Building off the first point, seeing your name or logo makes you feel good. If we were a physical store, it’s our way of recognizing you as you walked in, we’re simply saying hello — we see you. Adding little bits of personalization along the way helps to provide a better, more trustworthy experience as you explore the site.

3. Make it relevant

Lastly, and most importantly, personalization makes the content on our site relevant to each visitor. Beyond just your logo, we’re giving you content and information that makes the most sense for your firmographics, demographics, and level of intent.

Personalization can be a powerful tool when utilized effectively. Take a look at some of the results our customers have experienced by implementing personalization:

  • Greenhouse increased enterprise demo requests by 15% by personalizing its website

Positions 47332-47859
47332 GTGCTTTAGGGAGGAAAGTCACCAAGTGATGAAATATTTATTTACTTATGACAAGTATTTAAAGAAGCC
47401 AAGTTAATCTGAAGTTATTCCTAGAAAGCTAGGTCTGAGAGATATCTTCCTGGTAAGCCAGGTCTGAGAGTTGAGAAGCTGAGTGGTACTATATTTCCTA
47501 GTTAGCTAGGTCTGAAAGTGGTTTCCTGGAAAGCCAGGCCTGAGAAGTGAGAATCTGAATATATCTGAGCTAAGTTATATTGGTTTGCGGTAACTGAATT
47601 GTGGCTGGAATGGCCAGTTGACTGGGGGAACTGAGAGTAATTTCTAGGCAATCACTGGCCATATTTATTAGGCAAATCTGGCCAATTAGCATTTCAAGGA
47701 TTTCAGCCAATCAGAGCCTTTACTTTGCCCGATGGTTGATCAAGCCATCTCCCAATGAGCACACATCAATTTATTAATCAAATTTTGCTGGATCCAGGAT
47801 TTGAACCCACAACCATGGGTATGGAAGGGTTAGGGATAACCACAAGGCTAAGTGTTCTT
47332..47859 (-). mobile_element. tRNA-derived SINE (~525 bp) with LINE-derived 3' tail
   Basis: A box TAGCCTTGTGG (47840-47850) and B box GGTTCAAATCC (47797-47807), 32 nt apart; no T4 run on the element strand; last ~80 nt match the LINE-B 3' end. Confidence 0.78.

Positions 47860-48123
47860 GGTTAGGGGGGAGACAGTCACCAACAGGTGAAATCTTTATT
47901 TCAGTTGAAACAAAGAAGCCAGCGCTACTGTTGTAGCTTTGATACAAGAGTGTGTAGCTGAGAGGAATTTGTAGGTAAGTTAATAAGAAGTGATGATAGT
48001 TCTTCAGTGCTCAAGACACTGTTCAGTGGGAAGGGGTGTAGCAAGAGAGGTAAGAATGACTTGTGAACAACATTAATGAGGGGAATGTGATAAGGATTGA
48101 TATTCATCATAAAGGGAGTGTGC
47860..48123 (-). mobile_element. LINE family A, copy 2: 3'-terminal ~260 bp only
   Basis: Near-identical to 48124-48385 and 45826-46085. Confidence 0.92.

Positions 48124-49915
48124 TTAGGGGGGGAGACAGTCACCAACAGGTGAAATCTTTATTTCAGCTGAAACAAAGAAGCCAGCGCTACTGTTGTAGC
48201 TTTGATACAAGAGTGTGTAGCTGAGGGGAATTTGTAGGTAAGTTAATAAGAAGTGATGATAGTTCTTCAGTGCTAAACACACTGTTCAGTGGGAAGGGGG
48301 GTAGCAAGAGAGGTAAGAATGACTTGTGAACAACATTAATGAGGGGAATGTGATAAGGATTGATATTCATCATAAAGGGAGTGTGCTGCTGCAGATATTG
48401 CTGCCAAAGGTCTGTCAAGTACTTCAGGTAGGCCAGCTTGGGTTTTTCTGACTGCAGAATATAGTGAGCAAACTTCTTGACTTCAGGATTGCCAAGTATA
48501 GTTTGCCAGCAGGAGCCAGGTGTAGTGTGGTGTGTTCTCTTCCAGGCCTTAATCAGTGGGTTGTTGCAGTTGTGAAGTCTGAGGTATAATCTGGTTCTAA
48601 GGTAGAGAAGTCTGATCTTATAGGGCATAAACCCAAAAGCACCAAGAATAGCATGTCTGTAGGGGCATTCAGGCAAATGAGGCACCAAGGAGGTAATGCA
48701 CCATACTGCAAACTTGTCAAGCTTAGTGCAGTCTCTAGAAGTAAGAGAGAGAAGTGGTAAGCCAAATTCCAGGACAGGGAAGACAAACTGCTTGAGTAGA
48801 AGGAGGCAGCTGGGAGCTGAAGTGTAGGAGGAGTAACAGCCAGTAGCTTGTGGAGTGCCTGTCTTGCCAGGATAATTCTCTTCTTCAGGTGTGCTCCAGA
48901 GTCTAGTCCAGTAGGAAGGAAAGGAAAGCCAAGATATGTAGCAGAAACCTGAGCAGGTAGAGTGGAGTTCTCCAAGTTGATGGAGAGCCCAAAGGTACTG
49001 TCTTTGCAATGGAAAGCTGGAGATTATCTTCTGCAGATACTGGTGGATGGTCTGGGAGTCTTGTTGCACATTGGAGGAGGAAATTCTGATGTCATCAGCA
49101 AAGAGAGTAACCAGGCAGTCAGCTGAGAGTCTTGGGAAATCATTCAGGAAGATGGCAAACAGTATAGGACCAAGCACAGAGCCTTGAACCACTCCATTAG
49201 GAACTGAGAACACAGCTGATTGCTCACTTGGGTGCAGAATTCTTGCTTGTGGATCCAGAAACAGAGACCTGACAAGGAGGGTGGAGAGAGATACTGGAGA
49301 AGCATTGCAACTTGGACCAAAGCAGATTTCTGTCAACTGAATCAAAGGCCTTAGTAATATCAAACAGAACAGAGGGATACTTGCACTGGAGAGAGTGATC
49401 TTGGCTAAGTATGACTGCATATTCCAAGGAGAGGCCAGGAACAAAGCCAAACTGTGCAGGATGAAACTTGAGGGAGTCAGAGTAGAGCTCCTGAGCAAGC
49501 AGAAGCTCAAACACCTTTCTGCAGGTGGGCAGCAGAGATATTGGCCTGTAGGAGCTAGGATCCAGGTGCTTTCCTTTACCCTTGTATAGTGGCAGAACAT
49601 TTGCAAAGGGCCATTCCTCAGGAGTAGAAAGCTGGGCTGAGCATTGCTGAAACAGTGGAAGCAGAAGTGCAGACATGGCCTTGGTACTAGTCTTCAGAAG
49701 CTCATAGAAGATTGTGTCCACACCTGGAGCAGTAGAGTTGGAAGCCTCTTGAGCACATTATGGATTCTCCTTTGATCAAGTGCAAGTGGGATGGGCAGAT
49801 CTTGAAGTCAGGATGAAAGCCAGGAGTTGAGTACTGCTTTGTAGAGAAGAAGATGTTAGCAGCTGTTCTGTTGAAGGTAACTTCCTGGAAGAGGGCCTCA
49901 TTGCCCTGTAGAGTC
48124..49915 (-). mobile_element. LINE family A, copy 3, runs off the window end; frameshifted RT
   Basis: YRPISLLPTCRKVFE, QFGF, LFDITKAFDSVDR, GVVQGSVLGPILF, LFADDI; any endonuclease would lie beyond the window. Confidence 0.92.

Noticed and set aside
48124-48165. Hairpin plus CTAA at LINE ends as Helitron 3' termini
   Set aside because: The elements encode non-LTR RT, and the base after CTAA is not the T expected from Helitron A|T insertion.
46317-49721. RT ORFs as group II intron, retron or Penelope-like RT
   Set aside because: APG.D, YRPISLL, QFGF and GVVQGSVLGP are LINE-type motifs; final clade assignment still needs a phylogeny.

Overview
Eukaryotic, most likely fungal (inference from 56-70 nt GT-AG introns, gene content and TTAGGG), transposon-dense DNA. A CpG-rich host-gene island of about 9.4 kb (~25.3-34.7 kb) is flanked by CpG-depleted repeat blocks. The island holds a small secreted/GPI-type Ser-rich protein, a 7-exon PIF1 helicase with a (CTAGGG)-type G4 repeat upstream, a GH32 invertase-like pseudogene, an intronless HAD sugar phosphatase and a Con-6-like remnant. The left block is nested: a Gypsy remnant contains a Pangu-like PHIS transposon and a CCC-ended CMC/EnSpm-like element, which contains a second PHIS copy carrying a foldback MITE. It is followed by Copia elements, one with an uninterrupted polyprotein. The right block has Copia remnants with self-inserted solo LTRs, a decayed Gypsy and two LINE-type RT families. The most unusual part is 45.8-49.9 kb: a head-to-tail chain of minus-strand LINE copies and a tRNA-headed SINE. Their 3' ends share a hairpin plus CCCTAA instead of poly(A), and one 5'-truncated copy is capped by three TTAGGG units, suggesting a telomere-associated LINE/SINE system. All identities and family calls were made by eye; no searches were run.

• Chargebee customized messaging on their website and personalized the journey for a new segment increasing demo conversions by 50%
  • Dropbox Docsend saw a 260% conversion lift on pages that personalized the “social proof” section to show logos based on company size

What goes into a personalization strategy?

It starts by knowing your Ideal Customer Profile (ICP). Sounds basic, but you have to ask yourself, “Do I know who is buying our product?” Once you have a clear and defined ICP you can then identify the types of segments you would like to personalize your site for. Perhaps it’s industry verticals or employee count.

Next, you need to make sure you have the right attributes to target your segments. Of course, Clearbit helps to enrich your data by identifying these attributes but it’s important you narrow them down to something that is not only accessible but contextualizes how to tailor the messaging.

For example, it’s a lot easier to customize site content based on attributes like industry or employee count rather than something like the number of Twitter followers.